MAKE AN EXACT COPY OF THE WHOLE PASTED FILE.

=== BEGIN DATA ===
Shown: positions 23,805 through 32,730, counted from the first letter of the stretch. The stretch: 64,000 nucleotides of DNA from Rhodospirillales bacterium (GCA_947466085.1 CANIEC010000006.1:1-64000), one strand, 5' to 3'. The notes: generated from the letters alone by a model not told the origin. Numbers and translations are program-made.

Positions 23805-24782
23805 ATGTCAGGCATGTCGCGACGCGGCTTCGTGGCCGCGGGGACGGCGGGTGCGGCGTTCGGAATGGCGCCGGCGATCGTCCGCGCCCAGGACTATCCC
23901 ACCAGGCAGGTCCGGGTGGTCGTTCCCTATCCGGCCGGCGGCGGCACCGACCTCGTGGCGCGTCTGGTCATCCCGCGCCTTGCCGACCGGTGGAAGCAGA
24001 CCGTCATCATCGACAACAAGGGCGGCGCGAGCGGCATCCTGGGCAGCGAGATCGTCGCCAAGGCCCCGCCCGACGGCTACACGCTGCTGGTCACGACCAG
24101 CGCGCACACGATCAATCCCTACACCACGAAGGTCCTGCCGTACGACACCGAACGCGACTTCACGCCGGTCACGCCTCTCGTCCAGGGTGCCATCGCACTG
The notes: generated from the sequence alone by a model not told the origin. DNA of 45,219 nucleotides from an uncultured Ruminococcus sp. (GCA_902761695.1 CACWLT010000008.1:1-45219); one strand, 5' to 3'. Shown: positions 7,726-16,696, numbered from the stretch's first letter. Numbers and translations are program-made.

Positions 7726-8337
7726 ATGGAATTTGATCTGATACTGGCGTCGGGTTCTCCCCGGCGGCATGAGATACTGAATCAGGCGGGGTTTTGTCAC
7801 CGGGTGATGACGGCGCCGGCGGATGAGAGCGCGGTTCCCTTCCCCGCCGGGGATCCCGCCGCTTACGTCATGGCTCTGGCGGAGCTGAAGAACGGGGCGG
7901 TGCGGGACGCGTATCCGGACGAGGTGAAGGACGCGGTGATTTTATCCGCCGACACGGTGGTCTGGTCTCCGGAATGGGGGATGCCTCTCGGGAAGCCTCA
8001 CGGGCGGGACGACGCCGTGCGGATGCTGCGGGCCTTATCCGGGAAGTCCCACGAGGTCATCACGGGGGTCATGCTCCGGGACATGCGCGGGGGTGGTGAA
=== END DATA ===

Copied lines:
Shown: positions 23,805 through 32,730, counted from the first letter of the stretch. The stretch: 64,000 nucleotides of DNA from Rhodospirillales bacterium (GCA_947466085.1 CANIEC010000006.1:1-64000), one strand, 5' to 3'. The notes: generated from the letters alone by a model not told the origin. Numbers and translations are program-made.

Positions 23805-24782
23805 ATGTCAGGCATGTCGCGACGCGGCTTCGTGGCCGCGGGGACGGCGGGTGCGGCGTTCGGAATGGCGCCGGCGATCGTCCGCGCCCAGGACTATCCC
23901 ACCAGGCAGGTCCGGGTGGTCGTTCCCTATCCGGCCGGCGGCGGCACCGACCTCGTGGCGCGTCTGGTCATCCCGCGCCTTGCCGACCGGTGGAAGCAGA
24001 CCGTCATCATCGACAACAAGGGCGGCGCGAGCGGCATCCTGGGCAGCGAGATCGTCGCCAAGGCCCCGCCCGACGGCTACACGCTGCTGGTCACGACCAG
24101 CGCGCACACGATCAATCCCTACACCACGAAGGTCCTGCCGTACGACACCGAACGCGACTTCACGCCGGTCACGCCTCTCGTCCAGGGTGCCATCGCACTG
The notes: generated from the sequence alone by a model not told the origin. DNA of 45,219 nucleotides from an uncultured Ruminococcus sp. (GCA_902761695.1 CACWLT010000008.1:1-45219); one strand, 5' to 3'. Shown: positions 7,726-16,696, numbered from the stretch's first letter. Numbers and translations are program-made.

Positions 7726-8337
7726 ATGGAATTTGATCTGATACTGGCGTCGGGTTCTCCCCGGCGGCATGAGATACTGAATCAGGCGGGGTTTTGTCAC
7801 CGGGTGATGACGGCGCCGGCGGATGAGAGCGCGGTTCCCTTCCCCGCCGGGGATCCCGCCGCTTACGTCATGGCTCTGGCGGAGCTGAAGAACGGGGCGG
7901 TGCGGGACGCGTATCCGGACGAGGTGAAGGACGCGGTGATTTTATCCGCCGACACGGTGGTCTGGTCTCCGGAATGGGGGATGCCTCTCGGGAAGCCTCA
8001 CGGGCGGGACGACGCCGTGCGGATGCTGCGGGCCTTATCCGGGAAGTCCCACGAGGTCATCACGGGGGTCATGCTCCGGGACATGCGCGGGGGTGGTGAA